Friday, April 4, 2008

Everything You Do Pisses Off Someone, Or People You Meet In Grad School

I realized it last summer when I'd drive up to my house and there'd be my neighbour, on his driveway, washing it off with the hose. Every day. Sometimes it didn't matter if it'd rained during the afternoon. He'd be there daily at five scrubbing down his driveway. And if it hadn't rained: he'd mow the lawn. Every single day at five o'clock he'd go out on his 20x5 lawn (he's got the suburban detached house on the smaller lot) and cut the grass. In the winter, during snowstorms, he'd be out there shovelling his driveway. He'd start as the storm was starting, then he'd be out every hour on the hour clearing off the snow. Many times he'd actually be shovelling as the snow was falling. And that pissed me off. Then, after the precipitation had stopped, he'd be out again, scraping every single flake off his walkway and driveway. It was a strange compulsion that led him to take pride in a patch of asphalt that was bone dry December through March.

The man would shovel snow even when it hadn't snowed. If it had been windy that day, and some snow had blown onto his driveway, leaving a thin white film that would've melted naturally, he'd shovel it.

So that whole episode made me reevaluate my own life. I'm a cynic and a pessimist, but I have a tendency to be personally offended by things other people do that in no way affect me. I realize that's a bad thing, which is why I've tried to shift my thinking. Instead of getting upset, just smile. Laugh. Recently I was going to get bagels when an old man stopped beside my car to critique my parking. He said, "Next time, do me a favour: park so people can get by." I said, "I will." Then he said, "Park so people can get by. Can you do that?" I said, "Yes." Then he drove by.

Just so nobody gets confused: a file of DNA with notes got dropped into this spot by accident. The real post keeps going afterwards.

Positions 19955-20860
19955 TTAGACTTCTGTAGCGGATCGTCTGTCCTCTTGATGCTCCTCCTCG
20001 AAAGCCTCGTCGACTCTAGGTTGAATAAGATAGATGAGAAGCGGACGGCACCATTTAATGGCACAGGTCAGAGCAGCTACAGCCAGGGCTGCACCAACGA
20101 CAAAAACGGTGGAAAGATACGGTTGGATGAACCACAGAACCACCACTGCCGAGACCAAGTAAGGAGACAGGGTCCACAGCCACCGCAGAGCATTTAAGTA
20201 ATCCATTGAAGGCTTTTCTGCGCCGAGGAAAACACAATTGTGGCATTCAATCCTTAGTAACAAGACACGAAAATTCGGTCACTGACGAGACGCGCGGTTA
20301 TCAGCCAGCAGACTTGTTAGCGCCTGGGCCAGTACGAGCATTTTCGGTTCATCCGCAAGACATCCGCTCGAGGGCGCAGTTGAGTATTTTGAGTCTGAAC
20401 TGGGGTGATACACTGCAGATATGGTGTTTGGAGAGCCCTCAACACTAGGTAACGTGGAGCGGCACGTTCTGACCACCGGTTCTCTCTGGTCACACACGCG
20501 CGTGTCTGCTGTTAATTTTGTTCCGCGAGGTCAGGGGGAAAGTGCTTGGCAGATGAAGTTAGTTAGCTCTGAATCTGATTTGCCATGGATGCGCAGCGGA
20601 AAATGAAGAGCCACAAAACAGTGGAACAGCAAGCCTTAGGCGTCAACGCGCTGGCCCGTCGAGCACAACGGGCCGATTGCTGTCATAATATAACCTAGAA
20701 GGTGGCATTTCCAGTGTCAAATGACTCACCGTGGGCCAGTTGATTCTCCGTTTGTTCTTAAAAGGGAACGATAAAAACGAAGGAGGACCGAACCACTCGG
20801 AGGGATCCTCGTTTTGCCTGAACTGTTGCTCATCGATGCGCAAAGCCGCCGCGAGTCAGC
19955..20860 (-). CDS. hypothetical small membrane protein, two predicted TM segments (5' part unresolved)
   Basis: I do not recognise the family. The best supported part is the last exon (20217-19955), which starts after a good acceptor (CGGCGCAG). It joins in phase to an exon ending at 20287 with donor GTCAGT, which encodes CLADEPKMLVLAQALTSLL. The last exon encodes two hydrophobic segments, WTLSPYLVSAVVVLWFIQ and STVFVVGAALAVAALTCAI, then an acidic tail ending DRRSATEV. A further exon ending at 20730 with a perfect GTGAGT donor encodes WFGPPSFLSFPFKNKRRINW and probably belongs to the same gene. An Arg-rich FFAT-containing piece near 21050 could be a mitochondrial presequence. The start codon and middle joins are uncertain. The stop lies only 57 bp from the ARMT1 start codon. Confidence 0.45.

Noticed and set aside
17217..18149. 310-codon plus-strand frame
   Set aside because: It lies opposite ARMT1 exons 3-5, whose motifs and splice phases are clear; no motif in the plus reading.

He'd felt obligated to stop beside me and tell me I'd parked in a way that obstructed his progress. He'd even repeated it. Yet he passed me easily. So I just smiled. Serenity Now--in a way. But it's not really working.

I'll tell you why. The people I now dislike the most are the ones who're exactly like me. It was inevitable that I'd get to this point. As a writer, it's a productive position, but as a person I'm going grey at twenty-four.

What did it? Was it graduate school? No and yes. But, in another sense, yes. I've met some terrific people--original, creative people--who were just there to learn. And I've met some serious scholars who were just there to learn. But, at its core, graduate school is an organized gladiatorial slaughter. It's a charnel house. It's a white sepulchre. It's the Coliseum. Everyone lines up against each other to fight against egos and grades. Some people inflate themselves; some people deflate themselves. Some are genuinely interested in conforming; some hate to do it, but they conform anyway. Some just end up wisecracking.